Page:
Navy Football: 2013 Statistical Review

Statistics can and do tell lies, but if you sort through the statistical profile of the 2013 Navy football team, you'll encounter a case study in which the numbers didn't perjure themselves. This should be seen as good news for coach Ken Niumatalolo, who can tell his players that the tried-and-true realities of football remain as trustworthy as they've ever been.


It's true that the big-play passing game has at times been part of Navy's identity on offense. Moreover, it's not as though it completely went away in 2013. Keenan Reynolds completed at least one pass of 26 yards or longer in six straight games last season (Duke on Oct. 12 through South Alabama on Nov. 16). Yet, Navy topped 100 passing yards only twice last season. Getting more than one big downfield strike per game proved to be challenging for Navy's offense. Given this reality, Navy had to do more with the running game, squeezing every drop of meaningful production from the triple option. It's not as though everything clicked when this team decided to put the ball in the air.

How did the Midshipmen do? More will be said on this in time, but the short answer is that Navy succeeded handsomely.

You would expect Navy to be able to flourish when its offense, anchored to the ground, can pound out more first downs than an opponent. Do the stats from 2013 fundamentally validate or disprove this expectation? They validate it, all right. In Navy's 12 FBS games (including the Armed Forces Bowl win over Middle Tennessee), the Midshipmen gained more first downs than the opponent in seven games. Navy's record in those games was 5-2. The Men of Ken were a much more modest 3-2 in the five games in which they did not collect more first downs than their gameday foe.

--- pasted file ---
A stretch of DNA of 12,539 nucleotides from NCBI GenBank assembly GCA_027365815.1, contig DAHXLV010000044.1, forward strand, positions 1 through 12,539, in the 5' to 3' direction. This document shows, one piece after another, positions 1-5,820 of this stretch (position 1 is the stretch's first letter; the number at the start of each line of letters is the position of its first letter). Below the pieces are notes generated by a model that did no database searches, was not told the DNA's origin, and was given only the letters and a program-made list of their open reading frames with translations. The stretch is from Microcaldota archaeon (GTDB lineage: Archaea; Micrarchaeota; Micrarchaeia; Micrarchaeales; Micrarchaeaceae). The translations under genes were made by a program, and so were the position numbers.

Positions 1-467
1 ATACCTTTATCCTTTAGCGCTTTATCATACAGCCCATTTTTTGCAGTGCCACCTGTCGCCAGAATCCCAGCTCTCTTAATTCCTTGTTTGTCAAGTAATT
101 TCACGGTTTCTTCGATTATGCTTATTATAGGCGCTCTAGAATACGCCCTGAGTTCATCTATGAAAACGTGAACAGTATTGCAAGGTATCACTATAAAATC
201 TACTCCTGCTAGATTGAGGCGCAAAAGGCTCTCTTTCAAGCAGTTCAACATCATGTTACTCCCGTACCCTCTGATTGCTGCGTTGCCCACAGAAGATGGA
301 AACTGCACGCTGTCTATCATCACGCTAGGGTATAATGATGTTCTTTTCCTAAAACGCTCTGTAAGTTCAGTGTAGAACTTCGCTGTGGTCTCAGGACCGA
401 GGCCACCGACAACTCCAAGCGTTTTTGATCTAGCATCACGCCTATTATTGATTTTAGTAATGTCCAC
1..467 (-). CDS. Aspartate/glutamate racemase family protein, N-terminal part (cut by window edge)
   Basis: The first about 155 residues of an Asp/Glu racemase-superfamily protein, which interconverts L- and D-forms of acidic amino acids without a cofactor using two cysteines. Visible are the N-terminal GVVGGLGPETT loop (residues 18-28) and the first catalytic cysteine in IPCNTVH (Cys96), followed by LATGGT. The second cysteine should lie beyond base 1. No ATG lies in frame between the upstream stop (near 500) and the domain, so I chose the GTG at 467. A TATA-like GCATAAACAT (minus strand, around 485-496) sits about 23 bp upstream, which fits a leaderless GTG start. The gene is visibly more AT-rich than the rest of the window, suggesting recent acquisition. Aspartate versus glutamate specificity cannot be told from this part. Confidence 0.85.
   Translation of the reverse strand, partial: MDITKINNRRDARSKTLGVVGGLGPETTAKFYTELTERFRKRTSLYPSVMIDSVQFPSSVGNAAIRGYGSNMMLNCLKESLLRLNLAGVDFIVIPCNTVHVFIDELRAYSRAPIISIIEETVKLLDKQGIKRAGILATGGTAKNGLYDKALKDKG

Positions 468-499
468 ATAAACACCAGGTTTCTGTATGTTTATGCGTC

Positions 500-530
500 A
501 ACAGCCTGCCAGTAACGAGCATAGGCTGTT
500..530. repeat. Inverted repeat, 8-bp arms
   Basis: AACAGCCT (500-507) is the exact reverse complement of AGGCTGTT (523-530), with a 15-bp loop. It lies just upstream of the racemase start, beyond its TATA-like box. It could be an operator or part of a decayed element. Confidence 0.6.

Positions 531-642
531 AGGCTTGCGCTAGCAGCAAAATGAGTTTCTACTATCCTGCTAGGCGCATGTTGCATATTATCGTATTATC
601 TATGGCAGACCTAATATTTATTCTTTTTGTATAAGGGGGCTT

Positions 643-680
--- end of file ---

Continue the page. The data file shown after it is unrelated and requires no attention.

This first-down breakdown tells two stories (if not more): For one thing, being able to control the ball is just as important (and indicative of results) as you already thought it was. Navy can rely on this statistic as a core measurement of how well its offense is performing. (It's hardly the sole measurement, but one of a few primary ones.) The second story to emerge from this examination is that Navy has to find a way to get to nine or more games in which it wins the first-down battle. Seven is an acceptable total, but if the Midshipmen can improve upon it in 2014, they have a very good chance of sustaining everything they attained last season… and then some. Top Stories